The Hurricane Database, known as HURDAT2, is the main historical archive of all tropical storms, subtropical storms, and hurricanes in the North Atlantic Basin, which includes the Caribbean Sea and Gulf of Mexico, from 1851 to the present. HURDAT2 is maintained and updated annually by the National Hurricane Center at Miami, Florida. Today, HURDAT is widely used by research scientists, operational hurricane forecasters, insurance companies, emergency managers and others. Thus, its accuracy is essential, but previous work has shown that a reanalysis of HURDAT2 is necessary because it contains both random errors and systematic biases. The Atlantic Hurricane Reanalysis Project is an ongoing effort to correct the errors in HURDAT2 and to provide as accurate of a database as is possible with utilization of all available data.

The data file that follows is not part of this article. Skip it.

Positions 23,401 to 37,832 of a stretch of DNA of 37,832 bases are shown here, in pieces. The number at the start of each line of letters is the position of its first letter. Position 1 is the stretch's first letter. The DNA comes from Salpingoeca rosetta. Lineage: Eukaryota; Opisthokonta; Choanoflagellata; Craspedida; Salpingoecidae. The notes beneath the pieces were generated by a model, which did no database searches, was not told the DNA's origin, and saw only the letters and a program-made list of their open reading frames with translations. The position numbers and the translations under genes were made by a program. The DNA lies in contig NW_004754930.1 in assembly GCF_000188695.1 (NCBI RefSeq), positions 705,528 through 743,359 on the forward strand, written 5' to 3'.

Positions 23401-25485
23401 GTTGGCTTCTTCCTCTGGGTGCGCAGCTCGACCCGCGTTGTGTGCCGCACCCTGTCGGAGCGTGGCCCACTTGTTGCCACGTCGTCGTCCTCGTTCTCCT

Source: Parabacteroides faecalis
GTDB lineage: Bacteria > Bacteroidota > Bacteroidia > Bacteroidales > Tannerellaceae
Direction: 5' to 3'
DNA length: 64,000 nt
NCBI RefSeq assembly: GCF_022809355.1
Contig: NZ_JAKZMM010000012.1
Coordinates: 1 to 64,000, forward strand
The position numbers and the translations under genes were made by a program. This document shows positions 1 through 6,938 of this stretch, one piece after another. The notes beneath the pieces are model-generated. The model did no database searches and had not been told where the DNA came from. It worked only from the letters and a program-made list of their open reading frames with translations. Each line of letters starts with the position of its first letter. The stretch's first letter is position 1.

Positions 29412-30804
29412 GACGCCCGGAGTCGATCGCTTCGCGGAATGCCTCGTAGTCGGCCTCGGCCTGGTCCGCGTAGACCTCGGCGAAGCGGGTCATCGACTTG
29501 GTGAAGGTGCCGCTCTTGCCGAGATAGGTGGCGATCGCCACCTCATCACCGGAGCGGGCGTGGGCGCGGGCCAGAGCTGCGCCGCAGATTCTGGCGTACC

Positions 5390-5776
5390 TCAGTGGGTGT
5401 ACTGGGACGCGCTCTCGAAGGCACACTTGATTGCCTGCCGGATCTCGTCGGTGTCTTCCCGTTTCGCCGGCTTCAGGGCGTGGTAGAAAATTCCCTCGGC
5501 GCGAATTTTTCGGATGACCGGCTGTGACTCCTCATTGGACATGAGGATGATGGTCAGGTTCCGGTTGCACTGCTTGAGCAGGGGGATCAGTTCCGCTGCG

The work reported on here covers the late 1950s and early 1960s hurricane seasons during the early years of land-based radar and satellite imagery from polar orbiting satellites. The track and intensity of each existing tropical cyclone has been reassessed, and previously unrecognized tropical cyclones have been discovered, analyzed, and included into HURDAT2. Changes to the number of tropical storms, hurricanes, major hurricanes, accumulated cyclone energy, and U.S. landfalling hurricanes are determined. A brief overview of the reanalysis methodology will be provided and the official results of the reanalysis approved as of the time of the conference will be shown.